This is not true of the sainted authoress of the chapters that follow-- "less radiant," in the medium of a translation. In her own inimitable pages, as in those of a Campion or an Ignatius, a Teresa of Avila, or a John of the Cross--the Spirit of Poetry is the handmaiden of Holiness. This new lover of flowers and student of the stars, this "strewer of roses," has uplifted a million hearts from the "base earth" and "black fog" to the very throne of God, and her mission is as yet but begun.
The pen of Soeur Thérèse herself must now take up the narrative. It will do so in words that do not merely tell of love but set the heart on fire, and at the same time lay bare the workings of God in a soul that "since the age of three never refused the Good God anything." The writing of this Autobiography was an act of obedience, and the Prioress who imposed the task sought, in all simplicity, her own personal edification. But the fragrance of its pages was such that she was advised to publish them to the world. She did so in 1899 under the title of L'Histoire d'une Âme. An English version by M. H. Dziewicki appeared in 1901.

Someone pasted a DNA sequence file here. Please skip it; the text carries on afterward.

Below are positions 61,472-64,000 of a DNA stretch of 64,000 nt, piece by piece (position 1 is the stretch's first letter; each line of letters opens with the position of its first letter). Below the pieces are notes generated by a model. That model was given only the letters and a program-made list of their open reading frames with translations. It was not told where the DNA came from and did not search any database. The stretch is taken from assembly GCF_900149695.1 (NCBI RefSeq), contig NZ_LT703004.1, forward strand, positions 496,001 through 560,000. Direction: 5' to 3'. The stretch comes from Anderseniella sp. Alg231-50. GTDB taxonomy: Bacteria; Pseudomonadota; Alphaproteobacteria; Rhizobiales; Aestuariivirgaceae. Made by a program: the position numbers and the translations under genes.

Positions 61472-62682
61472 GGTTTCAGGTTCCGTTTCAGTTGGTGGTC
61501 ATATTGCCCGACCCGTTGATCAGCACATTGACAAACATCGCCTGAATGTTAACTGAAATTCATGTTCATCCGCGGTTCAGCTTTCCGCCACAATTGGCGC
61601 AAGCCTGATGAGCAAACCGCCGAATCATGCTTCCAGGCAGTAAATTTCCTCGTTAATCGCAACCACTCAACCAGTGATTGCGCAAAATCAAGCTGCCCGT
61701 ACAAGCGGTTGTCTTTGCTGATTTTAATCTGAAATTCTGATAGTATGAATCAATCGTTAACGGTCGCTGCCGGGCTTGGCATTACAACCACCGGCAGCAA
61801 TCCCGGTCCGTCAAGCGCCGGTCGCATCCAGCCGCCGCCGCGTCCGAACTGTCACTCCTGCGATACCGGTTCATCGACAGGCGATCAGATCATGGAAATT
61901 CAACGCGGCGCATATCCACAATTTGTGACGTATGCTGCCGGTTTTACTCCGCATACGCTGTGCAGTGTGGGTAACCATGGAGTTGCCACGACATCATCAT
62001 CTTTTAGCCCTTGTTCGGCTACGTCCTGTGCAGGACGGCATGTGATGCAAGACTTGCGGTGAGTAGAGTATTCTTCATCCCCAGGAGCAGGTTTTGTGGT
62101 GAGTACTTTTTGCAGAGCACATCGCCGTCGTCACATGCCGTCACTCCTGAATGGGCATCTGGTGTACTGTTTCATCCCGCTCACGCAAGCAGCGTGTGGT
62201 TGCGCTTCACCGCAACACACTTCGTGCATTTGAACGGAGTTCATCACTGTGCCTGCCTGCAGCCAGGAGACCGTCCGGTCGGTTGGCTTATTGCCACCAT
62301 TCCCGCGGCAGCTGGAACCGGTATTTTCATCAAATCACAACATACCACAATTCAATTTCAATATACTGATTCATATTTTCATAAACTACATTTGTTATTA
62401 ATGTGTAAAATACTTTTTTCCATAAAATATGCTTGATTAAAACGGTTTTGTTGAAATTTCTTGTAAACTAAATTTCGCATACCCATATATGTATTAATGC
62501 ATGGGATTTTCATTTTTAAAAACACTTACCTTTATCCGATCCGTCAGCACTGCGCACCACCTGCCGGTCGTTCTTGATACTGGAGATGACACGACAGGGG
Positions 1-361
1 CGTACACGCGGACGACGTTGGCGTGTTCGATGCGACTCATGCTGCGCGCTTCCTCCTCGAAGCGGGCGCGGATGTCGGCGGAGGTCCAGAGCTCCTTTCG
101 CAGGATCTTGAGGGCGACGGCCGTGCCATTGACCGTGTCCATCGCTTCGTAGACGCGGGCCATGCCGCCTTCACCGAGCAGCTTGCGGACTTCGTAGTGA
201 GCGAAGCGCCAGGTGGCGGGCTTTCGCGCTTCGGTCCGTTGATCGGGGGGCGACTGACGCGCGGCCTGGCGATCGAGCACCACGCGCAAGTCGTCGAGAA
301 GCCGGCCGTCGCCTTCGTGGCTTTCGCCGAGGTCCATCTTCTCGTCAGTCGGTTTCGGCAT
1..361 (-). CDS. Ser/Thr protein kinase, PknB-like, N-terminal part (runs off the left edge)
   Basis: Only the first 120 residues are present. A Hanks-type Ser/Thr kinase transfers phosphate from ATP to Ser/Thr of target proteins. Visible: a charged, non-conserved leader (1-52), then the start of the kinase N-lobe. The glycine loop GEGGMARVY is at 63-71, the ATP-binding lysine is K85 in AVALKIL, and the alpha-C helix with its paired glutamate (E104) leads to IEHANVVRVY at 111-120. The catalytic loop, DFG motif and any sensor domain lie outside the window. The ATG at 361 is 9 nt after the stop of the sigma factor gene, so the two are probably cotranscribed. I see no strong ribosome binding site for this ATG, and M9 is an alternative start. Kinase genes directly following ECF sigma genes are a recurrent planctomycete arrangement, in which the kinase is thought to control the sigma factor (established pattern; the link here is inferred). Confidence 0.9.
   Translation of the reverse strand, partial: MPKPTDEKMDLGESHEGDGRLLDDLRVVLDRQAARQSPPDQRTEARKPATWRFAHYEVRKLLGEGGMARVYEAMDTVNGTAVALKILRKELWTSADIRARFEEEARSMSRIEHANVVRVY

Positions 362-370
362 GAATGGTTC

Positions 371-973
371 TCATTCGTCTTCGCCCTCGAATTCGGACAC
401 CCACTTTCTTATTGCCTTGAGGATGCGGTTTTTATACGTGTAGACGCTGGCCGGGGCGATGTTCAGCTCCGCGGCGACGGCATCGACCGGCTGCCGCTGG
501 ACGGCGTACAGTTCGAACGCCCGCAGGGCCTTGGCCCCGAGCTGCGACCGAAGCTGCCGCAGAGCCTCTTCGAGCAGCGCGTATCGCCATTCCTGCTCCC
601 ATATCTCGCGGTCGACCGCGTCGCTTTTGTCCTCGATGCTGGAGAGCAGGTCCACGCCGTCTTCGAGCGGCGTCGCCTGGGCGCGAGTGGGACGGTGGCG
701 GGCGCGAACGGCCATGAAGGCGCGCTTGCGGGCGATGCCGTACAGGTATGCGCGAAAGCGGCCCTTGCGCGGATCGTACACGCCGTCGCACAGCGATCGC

This new translation relates more fully the story of the childhood, girlhood, and brief convent days of Soeur Thérèse. It tells of her "Roses," and sets forth again, in our world-wide tongue, her world-wide embassy--the ever ancient message of God's Merciful Love, the ever new way to Him of "confidence and self-surrender."
 The baptismal entry, with its numerous signatures, is shown to visitors, and a tablet in the baptistry of the beautiful Gothic church tells the pilgrim that here the "Little Queen" was made a child of God. [Ed.]
 "As Little Children": the abridged life of Soeur Thérèse. Published at the Orphans' Press, Rochdale.
 Francis Thompson.